Securities and Exchange Commission, Final Rule: Proxy Voting by Investment Advisers, 17 C.F.R. Pt. 275 (2003).
 Over a decade ago, a widely cited and admired study identified, and urged regulators to engage with, the many problems with the corporate-voting system. Marcel Kahan & Edward B. Rock, The Hanging Chads of Corporate Voting, 96 Geo. L.J. 1227 (2008) (famously asking whether the “basic technology of corporate voting” was “adequate to the task”). Since that time, an astonishingly broad community of market participants have come around to the view that something must be done. Compare David A. Katz, Wachtell, Lipton Rosen & Katz, Proxy Plumbing Fixes are Desperately Needed (August 31, 2010) (describing “[m]ajor reform of the voting infrastructure” as “long overdue” in 2010) with Vito J. Racanelli, Proxy Voting is Broken and Needs to Change, Barron’s (July 6, 2018) (describing the fact that, in 2018, it is “difficult, if not impossible, for a beneficial shareholder . . . to find out if the[ir] vote was cast as instructed and properly counted” in a corporate election).
 Compare, e.g., Broadridge & PwC, ProxyPulse: 2017 Proxy Season Review 2 (2017) (pointing out that retail participation in the voting process during the 2017 proxy season was just 29 percent, while institutional investors participated in more than 91 percent of the votes put before shareholders during that period), with Securities and Exchange Commission, Concept Release on the U.S. Proxy System, Release Nos. 34-62495; IA-3052; IC-29340, File No. S7-14-10, at 33.
 Securities and Exchange Commission, Concept Release on the U.S. Proxy System, Release Nos. 34-62495; IA-3052; IC-29340, File No. S7-14-10, at 9, available at https://www.sec.gov/rules/concept/2010/34-62495.pdf (describing concerns, nearly a decade ago, about “the accuracy, reliability, transparency, accountability, and integrity of” the shareholder voting system in the United States).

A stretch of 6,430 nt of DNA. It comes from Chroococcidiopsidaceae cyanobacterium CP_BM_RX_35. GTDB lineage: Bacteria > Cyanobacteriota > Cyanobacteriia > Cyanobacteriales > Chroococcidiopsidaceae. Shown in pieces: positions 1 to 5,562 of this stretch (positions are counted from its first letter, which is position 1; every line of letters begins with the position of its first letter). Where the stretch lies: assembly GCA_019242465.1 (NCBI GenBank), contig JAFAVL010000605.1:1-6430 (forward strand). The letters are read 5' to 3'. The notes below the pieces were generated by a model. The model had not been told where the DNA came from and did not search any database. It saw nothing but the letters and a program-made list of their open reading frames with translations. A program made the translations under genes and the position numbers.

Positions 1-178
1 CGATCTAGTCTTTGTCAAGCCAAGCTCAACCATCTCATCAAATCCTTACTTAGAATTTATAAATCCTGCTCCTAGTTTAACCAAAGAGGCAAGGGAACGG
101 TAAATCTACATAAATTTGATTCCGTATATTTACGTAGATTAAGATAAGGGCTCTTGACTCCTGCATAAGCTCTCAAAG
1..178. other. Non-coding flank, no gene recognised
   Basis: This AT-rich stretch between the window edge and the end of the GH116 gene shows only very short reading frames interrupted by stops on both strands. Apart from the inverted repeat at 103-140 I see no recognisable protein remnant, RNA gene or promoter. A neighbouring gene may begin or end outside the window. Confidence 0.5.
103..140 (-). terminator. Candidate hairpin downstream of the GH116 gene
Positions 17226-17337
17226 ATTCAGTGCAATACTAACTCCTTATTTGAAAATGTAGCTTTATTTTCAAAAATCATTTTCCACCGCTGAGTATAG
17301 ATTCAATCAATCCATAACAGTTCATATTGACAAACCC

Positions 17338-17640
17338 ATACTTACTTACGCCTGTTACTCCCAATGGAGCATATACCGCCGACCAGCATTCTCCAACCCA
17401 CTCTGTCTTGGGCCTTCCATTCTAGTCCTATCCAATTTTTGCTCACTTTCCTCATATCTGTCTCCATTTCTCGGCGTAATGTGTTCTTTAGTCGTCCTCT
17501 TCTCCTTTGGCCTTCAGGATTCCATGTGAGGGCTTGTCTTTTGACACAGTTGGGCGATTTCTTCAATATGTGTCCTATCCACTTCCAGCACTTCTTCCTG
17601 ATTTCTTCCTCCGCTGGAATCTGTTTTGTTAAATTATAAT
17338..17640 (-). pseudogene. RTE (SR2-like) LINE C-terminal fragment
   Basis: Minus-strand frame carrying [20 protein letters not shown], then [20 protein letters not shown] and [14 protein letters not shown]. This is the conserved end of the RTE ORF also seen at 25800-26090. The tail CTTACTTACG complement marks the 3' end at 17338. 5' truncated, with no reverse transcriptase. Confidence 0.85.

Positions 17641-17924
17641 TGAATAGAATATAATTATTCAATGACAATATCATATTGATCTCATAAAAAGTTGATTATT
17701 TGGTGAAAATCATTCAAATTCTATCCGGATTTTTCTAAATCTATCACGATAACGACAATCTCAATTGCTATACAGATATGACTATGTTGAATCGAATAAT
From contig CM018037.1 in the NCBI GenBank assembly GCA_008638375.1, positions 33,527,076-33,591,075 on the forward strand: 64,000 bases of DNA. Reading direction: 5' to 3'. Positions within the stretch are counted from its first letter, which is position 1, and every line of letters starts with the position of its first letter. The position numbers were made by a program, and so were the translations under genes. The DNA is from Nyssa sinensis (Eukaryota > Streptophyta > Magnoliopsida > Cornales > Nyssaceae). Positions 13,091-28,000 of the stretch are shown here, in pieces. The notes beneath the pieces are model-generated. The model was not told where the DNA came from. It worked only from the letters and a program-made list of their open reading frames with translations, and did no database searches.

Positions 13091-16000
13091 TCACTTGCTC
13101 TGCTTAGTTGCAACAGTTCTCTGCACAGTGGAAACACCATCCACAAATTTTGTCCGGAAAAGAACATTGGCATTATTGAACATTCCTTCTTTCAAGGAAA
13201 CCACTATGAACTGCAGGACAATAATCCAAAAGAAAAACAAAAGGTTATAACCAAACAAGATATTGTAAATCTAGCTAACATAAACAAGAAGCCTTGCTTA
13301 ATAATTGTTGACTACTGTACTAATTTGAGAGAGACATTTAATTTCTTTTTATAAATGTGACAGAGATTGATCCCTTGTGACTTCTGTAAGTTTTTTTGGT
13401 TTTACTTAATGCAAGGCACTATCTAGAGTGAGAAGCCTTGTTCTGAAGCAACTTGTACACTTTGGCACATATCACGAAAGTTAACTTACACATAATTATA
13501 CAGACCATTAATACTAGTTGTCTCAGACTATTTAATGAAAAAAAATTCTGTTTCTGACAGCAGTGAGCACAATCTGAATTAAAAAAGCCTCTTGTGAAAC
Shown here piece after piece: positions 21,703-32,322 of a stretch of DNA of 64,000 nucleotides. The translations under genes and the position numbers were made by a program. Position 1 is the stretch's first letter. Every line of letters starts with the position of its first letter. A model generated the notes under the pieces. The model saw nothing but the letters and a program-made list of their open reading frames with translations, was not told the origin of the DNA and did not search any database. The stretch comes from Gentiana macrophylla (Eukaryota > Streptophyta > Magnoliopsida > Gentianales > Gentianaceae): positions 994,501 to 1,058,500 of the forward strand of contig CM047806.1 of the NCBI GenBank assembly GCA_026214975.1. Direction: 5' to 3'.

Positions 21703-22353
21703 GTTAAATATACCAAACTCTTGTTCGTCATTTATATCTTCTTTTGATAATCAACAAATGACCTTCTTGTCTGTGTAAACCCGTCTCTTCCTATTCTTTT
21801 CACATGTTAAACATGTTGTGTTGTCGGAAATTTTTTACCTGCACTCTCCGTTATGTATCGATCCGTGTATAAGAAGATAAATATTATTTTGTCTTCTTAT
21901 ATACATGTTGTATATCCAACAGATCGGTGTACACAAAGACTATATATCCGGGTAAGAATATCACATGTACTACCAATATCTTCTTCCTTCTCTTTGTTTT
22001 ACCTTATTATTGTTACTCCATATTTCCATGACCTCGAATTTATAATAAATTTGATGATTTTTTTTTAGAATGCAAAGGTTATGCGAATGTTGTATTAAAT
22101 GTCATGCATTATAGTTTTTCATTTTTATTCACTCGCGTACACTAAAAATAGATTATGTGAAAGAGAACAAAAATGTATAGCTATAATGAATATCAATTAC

See, e.g., Statement of the U.S. Chamber of Commerce on the Market Power and Impact of Proxy Advisory Firms (June 5, 2013) (“For a number of years, the Chamber has expressed its long-standing concerns with . . . proxy advisory firms”), available at https://www.centerforcapitalmarkets.com/wp-content/uploads/2010/04/2013-6.3-Pitt-Testimony-FINAL.pdf. As usual, these arguments arrive at the SEC’s doorstep with little evidence but lots of exhortation. See, e.g., id. at 8 (stating, in block bold text, that “ISS and Glass Lewis have become the de facto standard setters for corporate governance policies in the U.S.”; oh, if only font choices could make things I believe, but do not know, more true).
 The seminal work, not cited anywhere in today’s statements or the Chamber’s lobbying, is Stephen J. Choi, Jill E. Fisch and Marcel Kahan, The Power of Proxy Advisors: Myth or Reality?, 59 Emory L.J. 869 (2010) (finding that, at most, the largest proxy advisor’s recommendation shifts 10 percent of shareholder votes). Even where lobbyists engage with the ample academic evidence on this question, they do so in a way that strains credulity. See Chamber, supra note 6, at 8 (citing a study on say-on-pay votes suggesting that proxy advisors, in that narrow area, can influence a significant proportion of the vote, and concluding that this makes “ISS and Glass Lewis . . . the de facto standard setters for corporate governance policies in the U.S.”).
 See Choi, Fisch and Kahan, supra note 7, at 888 (concluding that “all proxy advisors, but particularly ISS, base their recommendations largely on factors that shareholders [already] take into account (independent of the recommendation) in casting their vote. Once these factors are controlled for, overall voting outcomes are substantially similar whether or not a proxy advisor has issued a recommendation. Our evidence demonstrates that the reported influence of ISS is substantially overstated.”).
This statement was issued on September 13, 2018, by Robert J. Jackson, Jr., Commissioner of the U.S. Securities and Exchange Commission.